Leaf decomposition in aquatic and terrestrial ecosystems is a critical ecosystem level process. These processes have been studied extensively as separate ecosystems for many different species of plants. Decomposition of invasive plant’s leaves have also been studied in many different conditions, ecosystems and climates.
We propose to evaluate leaf decomposition rates in paired terrestrial and aquatic systems and compare native and invasive plant species decomposition rates in different climatic conditions reflecting not only climate change and geographical location.
The goals of this study are to:
- Develop and test integrative protocols that will unite aquatic and terrestrial decomposition
- Identify the threshold of invasive plant abundance necessary to affect ecosystem processes (as defined by mass loss/decomposition, and changes in C, N, P, and Ca dynamics)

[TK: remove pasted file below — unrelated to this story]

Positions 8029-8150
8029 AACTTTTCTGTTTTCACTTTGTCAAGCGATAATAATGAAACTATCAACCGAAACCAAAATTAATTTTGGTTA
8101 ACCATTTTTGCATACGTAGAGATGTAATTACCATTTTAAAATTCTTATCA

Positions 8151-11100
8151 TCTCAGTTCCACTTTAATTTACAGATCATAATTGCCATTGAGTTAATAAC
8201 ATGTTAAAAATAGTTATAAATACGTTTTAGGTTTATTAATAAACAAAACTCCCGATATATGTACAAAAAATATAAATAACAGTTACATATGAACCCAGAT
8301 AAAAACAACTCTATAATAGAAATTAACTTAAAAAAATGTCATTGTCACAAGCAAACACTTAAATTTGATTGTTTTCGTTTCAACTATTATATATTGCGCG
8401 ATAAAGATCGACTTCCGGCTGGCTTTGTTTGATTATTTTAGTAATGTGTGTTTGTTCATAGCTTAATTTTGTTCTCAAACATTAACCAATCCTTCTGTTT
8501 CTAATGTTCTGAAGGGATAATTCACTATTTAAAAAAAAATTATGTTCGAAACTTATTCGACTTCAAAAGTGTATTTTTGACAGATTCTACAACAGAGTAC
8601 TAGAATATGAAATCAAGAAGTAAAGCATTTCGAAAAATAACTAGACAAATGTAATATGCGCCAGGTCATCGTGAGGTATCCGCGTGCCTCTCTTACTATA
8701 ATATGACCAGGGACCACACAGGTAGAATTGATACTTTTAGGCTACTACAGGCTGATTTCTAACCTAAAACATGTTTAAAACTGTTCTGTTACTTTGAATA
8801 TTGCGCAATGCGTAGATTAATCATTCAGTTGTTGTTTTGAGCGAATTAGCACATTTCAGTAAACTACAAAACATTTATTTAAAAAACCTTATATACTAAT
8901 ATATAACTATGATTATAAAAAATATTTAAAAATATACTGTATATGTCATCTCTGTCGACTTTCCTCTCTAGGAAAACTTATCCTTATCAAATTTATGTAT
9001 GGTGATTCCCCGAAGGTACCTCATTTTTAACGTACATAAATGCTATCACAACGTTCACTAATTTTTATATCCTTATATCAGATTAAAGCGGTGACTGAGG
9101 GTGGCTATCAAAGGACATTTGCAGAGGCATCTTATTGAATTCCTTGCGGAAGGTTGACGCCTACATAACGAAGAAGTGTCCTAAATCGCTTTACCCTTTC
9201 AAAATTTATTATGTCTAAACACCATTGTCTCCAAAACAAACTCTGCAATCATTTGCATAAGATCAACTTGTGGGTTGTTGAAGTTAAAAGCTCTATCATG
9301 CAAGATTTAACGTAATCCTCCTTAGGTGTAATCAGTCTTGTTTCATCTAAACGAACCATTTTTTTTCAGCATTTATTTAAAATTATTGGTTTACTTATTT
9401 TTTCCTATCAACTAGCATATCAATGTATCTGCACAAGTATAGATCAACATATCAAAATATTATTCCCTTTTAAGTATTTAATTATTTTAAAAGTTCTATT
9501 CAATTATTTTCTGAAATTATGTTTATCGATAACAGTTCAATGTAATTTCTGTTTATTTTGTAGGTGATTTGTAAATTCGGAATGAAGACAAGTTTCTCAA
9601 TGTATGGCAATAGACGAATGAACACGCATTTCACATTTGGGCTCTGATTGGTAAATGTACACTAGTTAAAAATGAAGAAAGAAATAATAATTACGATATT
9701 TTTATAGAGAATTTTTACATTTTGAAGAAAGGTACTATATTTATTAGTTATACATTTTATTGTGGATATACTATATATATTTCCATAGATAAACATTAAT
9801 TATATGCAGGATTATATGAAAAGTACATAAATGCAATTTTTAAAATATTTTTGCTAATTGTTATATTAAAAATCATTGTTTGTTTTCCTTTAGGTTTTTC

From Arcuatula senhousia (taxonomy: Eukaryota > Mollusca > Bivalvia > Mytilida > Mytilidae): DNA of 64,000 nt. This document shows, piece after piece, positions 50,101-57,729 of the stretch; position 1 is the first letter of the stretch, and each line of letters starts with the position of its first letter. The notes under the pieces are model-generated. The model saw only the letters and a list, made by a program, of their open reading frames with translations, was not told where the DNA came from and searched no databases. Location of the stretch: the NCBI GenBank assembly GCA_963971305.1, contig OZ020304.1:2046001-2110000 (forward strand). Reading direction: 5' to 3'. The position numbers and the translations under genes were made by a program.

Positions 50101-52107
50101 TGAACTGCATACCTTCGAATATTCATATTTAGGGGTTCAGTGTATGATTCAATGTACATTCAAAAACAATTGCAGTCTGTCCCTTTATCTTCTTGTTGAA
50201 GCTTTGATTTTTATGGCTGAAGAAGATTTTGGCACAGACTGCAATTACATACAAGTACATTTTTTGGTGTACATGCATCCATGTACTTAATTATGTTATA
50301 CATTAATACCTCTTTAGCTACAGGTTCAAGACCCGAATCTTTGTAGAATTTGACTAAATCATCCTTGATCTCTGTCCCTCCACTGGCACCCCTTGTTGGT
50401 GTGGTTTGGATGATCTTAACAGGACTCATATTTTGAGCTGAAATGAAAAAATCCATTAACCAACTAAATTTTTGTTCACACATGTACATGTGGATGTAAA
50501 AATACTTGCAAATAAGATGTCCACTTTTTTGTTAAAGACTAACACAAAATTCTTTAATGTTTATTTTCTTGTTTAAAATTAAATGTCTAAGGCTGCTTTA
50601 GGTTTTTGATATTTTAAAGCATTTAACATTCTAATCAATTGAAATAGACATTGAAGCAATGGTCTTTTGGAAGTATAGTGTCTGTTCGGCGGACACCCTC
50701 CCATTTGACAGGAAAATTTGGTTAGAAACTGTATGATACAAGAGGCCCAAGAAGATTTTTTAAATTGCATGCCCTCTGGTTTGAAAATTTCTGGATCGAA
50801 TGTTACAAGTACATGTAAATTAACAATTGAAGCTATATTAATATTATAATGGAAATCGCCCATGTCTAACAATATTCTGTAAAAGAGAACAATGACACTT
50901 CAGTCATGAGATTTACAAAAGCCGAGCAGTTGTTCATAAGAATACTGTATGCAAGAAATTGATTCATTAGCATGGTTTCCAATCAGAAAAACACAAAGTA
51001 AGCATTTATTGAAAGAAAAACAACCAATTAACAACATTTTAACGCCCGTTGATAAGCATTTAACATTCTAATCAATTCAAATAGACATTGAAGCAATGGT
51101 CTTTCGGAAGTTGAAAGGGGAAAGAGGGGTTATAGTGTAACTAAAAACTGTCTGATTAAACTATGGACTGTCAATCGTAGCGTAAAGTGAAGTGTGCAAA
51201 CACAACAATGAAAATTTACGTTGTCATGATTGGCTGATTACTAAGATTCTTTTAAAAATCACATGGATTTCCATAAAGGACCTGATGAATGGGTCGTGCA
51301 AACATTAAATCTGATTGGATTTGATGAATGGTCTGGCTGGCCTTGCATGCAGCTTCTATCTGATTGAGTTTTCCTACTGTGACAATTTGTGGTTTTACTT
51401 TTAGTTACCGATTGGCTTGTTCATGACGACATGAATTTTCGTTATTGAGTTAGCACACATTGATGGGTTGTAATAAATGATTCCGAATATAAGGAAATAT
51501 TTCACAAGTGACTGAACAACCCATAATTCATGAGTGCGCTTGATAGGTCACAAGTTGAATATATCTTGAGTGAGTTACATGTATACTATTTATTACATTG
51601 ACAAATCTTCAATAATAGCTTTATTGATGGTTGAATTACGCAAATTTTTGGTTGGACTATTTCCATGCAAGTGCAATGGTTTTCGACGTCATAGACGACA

Ecosystem processes will be affected by climate change and though this research project we will address this effect by measuring decomposition rates at a wide variety of geographical locations with different climatic conditions. We will use standard methods used in measuring decomposition rates in all research sites and evaluate both terrestrial and aquatic decomposition rates. In addition to the two types of ecosystems we will also compare the decomposition rates of native and invasive plant species in the variety of geographical locations.